Running a startup inside a large corporation requires passion and resilience, especially in uncertain times. Two teams share their experiences of their first few weeks as intrapreneurs at SAP.
The current pandemic has had a significant impact on the worldwide economy, as well as people’s professional and personal lives. Business operations across the globe have changed rapidly over the last six weeks, with small companies and startups in particular feeling the pressure to pass this stress test.
Late last year, before the discovery of COVID-19, the outlook for newly founded ventures and startups was quite different. At that time, two employee-created startups within SAP secured funding and joined the accelerator program within the company’s New Ventures and Technologies team.
“I had business meetings in Germany, the U.S., the UK, Singapore, and Indonesia that all had to be canceled,” GreenToken Co-Founder James Veale says. He adds that while the meetings were replaced with video calls, software deployment and activities like troubleshooting or training were challenging to accomplish without being on-site with customers.
Despite the new challenges, both teams still appreciate the support they have had from SAP.iO Venture Studio, a production innovation program that invests in small entrepreneurial SAP teams to build and launch products. The intrapreneurship program represents one of the company’s efforts to identify future opportunities and funding ideas for employee-led innovation. It provides a one-stop shop for all the information and tools employees need, such as access to an exclusive network of advisors, hands-on education, and a world-class accelerator to help build their own business inside SAP.
Here, both founding teams reflect on their first 100 days as intrapreneurs at SAP and share their experiences and challenges, as well as key takeaways.
Creating a New Venture
Dor Shany and Rooly Eliezerov are the co-founders of OwnID by SAP, a web application that lets users create one single digital identity that can be used for login across websites and apps. Their goal is to safeguard personal data on various platforms. Both have experience as founders, as they bring deep expertise from their identity management platform, Gigya, which SAP acquired in 2017.
Shany and Eliezerov applied for support from the internal accelerator program as opposed to seeking external funding.
“SAP’s added value is a big plus for us,” Shany explains. “Other companies already have a lot of trust with SAP and we can benefit from that when approaching new customers.” But the decision to apply was also a personal one. “We both shine in a startup environment, and that’s what New Ventures and Technologies offers,” Eliezerov adds.
As the company’s flagship social intrapreneurship initiative, SAP One Billion Lives drives social innovation and gives employees the permission, time, technology, and mentorship to turn their passion for making a difference into sustainable ventures. With a social mission at the core of business, the program aspires to improve the lives of 1 billion people.
“We entered SAP One Billion Lives just to get some funding to finish our project and we ended up being given the opportunity to start a new business unit within SAP,” Veale says, adding that he and Jain had to leave their existing roles to completely focus on the venture. “Success or failure is down to us.”
Nothing Ventured, Nothing Gained
Before securing funding, the four founders took part in a three-week workshop to receive feedback from mentors and fellow intrapreneurs. Jain notes that every single aspect of their business plan was scrutinized and challenged by workshop peers.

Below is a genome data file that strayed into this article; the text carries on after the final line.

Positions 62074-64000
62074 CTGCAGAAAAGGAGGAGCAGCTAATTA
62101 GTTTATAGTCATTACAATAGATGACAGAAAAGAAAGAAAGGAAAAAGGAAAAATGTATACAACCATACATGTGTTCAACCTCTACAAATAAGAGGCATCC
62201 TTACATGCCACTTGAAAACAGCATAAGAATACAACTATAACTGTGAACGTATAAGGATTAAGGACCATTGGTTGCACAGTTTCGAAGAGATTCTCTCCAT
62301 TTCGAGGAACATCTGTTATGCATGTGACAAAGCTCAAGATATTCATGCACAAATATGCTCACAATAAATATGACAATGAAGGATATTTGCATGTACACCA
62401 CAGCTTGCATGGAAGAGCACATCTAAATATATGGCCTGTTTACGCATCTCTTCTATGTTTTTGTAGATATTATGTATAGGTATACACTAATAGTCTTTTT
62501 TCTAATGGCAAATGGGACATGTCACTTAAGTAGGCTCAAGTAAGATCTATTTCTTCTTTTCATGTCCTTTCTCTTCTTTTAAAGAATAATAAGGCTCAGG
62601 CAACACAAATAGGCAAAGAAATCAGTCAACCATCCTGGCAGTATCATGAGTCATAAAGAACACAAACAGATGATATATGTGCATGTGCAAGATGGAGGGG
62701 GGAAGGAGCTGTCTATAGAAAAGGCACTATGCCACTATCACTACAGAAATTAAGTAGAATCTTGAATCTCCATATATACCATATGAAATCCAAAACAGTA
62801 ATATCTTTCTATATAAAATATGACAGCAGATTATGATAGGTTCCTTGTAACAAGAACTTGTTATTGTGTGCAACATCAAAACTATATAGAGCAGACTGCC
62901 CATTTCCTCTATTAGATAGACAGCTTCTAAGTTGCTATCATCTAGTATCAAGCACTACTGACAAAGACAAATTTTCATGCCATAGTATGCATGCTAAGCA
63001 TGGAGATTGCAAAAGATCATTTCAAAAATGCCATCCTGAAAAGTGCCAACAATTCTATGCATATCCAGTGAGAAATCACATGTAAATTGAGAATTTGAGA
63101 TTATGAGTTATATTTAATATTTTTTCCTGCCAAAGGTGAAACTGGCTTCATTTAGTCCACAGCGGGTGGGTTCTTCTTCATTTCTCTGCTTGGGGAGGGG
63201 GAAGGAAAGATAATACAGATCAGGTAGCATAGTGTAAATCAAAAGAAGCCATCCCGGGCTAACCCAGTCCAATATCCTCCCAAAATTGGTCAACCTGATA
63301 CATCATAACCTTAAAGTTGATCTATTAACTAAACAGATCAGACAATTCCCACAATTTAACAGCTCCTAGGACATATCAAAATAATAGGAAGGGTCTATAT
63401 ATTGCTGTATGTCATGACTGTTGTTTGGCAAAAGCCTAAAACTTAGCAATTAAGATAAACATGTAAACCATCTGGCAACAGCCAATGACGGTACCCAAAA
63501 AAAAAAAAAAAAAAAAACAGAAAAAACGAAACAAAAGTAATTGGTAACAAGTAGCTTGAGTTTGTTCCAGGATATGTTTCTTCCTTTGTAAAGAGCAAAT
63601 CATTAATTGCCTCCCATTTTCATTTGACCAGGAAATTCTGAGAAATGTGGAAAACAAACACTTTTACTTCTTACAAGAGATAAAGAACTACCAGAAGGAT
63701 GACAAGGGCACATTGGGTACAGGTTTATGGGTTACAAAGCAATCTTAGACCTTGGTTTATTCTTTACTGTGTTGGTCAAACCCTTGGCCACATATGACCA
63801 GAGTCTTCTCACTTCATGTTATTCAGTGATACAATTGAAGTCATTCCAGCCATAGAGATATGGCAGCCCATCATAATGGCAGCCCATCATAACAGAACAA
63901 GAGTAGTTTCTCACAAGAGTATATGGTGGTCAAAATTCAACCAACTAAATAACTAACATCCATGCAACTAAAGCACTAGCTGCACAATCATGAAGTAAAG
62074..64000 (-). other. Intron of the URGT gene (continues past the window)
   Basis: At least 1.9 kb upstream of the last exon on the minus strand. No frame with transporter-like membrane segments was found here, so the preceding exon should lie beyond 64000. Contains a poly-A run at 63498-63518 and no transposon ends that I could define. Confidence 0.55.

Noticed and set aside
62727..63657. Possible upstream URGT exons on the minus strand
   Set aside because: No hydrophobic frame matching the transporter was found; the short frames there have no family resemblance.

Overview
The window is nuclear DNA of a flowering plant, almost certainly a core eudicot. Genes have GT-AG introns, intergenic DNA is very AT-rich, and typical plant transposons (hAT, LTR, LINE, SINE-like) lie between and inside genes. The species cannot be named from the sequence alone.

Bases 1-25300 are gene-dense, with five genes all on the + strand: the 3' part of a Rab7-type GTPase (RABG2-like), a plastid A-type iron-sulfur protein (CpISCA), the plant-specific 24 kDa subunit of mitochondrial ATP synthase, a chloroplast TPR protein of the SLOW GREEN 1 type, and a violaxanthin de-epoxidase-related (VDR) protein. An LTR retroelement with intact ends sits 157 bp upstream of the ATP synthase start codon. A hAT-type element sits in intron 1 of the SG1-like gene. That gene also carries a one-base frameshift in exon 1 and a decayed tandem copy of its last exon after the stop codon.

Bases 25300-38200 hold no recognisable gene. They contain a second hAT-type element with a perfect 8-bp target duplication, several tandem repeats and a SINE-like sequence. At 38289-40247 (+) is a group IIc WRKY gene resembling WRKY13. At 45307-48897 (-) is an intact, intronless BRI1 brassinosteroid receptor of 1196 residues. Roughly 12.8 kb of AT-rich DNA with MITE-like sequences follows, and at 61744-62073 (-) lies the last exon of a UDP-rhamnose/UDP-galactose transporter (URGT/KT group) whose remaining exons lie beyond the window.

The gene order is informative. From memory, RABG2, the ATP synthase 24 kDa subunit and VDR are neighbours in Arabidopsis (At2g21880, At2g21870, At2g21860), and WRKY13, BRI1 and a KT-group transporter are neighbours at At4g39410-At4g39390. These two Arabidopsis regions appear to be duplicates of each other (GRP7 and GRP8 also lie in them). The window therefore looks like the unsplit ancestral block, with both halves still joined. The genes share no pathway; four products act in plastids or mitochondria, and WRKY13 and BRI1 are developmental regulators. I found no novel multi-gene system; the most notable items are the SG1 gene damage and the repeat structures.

Shany says such deep inspection and review enabled the four co-founders to view their respective ventures from multiple perspectives. “Our key takeaway was that it’s not about having other people solve our problems, but it’s about listening to others and then we learn how we can improve,” he says.
Coming from a business development background, Veale and Jain knew that their professional experiences were unique among their peers within New Ventures and Technologies, who typically have more technical backgrounds. These differences, however, have been complementary to both the co-founders and the teams they work with, because they are able to approach problems and issues with a different view and vice versa – even if it meant being challenged and challenging others openly.
“We didn’t hold back in challenging the team,” Veale says, emphasizing that it was a valuable learning experience for both sides. “Innovation is about passion and change, and if we can’t change our process then we can’t innovate. New Ventures and Technologies understood this and gave us the flexibility and headroom we needed.”
A Glimpse into the Future
In their first 100 days as intrapreneurs at SAP, the lives and roles of these four co-founders have fundamentally changed. They are working with existing SAP customers, including blue chip companies and are looking forward to expanding their portfolios and scaling their businesses. But they are also acutely aware that they are not just dealing with the challenges of a typical startup. The pandemic has presented challenges for startups, some of which have never before been seen.
Nevertheless, they remain optimistic. “We had a slower start than we had hoped for, but we have adapted, like bringing face-to-face meetings to video, and we are now moving and gathering pace,” Veale says.
When asked if the founders recommended taking the leap and becoming an intrapreneur, Jain answers with an emphatic yes: “This transition from being an employee in a large organization to driving something on your own is a challenge and a change of mind – but it is definitely worth it.”